JAWUZ loses strike action appeal

THE Judiciary and Allied Workers Union of Zambia says the decision to throw out their application to quash an injunction against their plans for strike action has a negative impact on the workers’ enjoyment.

JAWUZ deputy secretary general Matthews Mwale said the workers have been demoralised by the path taken by the Government, being the employer, to gag them over demands for improved pay and better working conditions in the New Year.

“We have just been served with the ruling by the court and they have upheld the injunction which was granted, and all we can do is await the hearing of the main matter in January 2016.

“Now, this decision has a negative impact on the workers who will not enjoy the fruits of salary increments and new working conditions until the matter is heard,” he said.

Yesterday, the Industrial Relations Court upheld an earlier decision granted to the Attorney General and the Registrar of the High Court to stop plans to take a ballot and /or strike action by the judiciary unionised workers.

Industrial Relations Court Justice Mathew Chisunka in his ruling said allowing the workers to take a ballot would not be in accordance with the law and had the potential to cause anarchy against public interest.

“Given the foregoing, and bearing in mind that the grant of an interlocutory injunction is an exercise of the court’s discretion which must be exercised judiciously at all times, I am of the view that the applicant’s (Attorney General on behalf of the Judiciary) application has merit and it will be just and convenient to allow it,” he said.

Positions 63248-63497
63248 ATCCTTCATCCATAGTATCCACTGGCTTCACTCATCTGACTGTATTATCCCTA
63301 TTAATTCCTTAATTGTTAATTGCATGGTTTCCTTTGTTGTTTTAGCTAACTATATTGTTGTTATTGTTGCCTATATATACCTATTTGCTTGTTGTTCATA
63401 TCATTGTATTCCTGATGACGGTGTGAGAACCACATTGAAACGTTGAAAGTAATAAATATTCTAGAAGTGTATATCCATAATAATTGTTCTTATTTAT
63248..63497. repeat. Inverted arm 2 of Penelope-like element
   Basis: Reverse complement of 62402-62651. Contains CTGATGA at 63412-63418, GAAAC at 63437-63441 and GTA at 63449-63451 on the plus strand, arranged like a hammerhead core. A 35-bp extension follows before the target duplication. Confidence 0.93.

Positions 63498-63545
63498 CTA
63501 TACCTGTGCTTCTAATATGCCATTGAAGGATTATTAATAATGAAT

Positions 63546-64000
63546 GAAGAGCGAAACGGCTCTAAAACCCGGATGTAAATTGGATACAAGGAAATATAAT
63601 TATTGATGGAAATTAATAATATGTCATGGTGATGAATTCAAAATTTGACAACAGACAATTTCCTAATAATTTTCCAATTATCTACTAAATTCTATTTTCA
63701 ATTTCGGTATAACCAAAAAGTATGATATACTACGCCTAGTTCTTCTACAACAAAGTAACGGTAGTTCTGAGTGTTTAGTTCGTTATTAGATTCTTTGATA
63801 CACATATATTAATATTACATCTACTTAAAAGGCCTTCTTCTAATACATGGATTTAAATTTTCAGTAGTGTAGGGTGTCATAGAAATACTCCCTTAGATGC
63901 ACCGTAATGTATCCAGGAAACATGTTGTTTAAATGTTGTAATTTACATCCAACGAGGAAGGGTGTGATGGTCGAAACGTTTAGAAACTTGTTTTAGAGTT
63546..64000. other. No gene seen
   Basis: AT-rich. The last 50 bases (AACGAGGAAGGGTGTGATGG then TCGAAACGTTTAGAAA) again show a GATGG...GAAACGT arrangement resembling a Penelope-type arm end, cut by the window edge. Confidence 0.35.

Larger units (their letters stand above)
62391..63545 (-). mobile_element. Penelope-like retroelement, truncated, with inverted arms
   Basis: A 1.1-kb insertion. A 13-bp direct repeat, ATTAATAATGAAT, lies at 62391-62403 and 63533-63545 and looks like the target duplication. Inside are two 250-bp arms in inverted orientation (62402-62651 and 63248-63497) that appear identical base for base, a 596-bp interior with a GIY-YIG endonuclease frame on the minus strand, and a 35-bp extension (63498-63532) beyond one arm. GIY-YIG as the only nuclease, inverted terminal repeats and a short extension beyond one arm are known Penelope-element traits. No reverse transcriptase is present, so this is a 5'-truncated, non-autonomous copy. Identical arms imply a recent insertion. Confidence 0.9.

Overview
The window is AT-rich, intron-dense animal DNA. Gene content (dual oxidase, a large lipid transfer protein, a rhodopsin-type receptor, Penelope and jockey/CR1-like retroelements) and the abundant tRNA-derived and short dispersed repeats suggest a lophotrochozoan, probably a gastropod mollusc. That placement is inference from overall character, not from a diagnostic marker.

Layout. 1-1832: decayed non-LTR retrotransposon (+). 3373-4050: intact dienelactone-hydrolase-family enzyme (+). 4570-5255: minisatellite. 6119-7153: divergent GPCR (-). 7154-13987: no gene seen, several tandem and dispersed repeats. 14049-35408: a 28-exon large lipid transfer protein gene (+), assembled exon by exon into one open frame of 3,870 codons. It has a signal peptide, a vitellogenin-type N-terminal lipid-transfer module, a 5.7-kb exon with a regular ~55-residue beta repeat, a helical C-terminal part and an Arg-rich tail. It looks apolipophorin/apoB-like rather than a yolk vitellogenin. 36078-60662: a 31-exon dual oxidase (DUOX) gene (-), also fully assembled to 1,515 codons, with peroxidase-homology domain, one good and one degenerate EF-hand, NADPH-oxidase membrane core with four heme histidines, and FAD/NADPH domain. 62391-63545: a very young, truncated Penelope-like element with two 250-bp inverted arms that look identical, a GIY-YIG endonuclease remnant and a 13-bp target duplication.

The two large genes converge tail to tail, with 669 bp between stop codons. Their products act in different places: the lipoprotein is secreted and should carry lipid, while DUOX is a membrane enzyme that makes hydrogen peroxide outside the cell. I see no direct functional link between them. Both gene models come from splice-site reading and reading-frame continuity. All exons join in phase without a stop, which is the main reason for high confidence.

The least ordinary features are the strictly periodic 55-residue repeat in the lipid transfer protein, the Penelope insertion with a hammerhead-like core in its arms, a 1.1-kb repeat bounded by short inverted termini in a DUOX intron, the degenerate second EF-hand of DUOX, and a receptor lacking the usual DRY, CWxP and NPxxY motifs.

He explained that the restraining order was to allow for the law that provided for the prevention and peaceful resolution of disputes between employees and their workers which promoted industrial harmony.

“The Act provides that the court shall be bound by the rules of evidence in civil or criminal proceedings, but the main object of the court shall be to do substantial justice between the parties before it.

“What this means is that the Industrial Relations Court is not bound to rigid rules of evidence and procedure but adopts a flexible approach,” Justice Chisunka said.

He said there was no provision in the law that prohibited one party from exercising the options granted in Section 78(1) that the applicant could not lawfully curtail the respondent from the action in question.

JAWUZ declared a dispute following failed negotiations of salary increments and improvement of conditions of service for the members.

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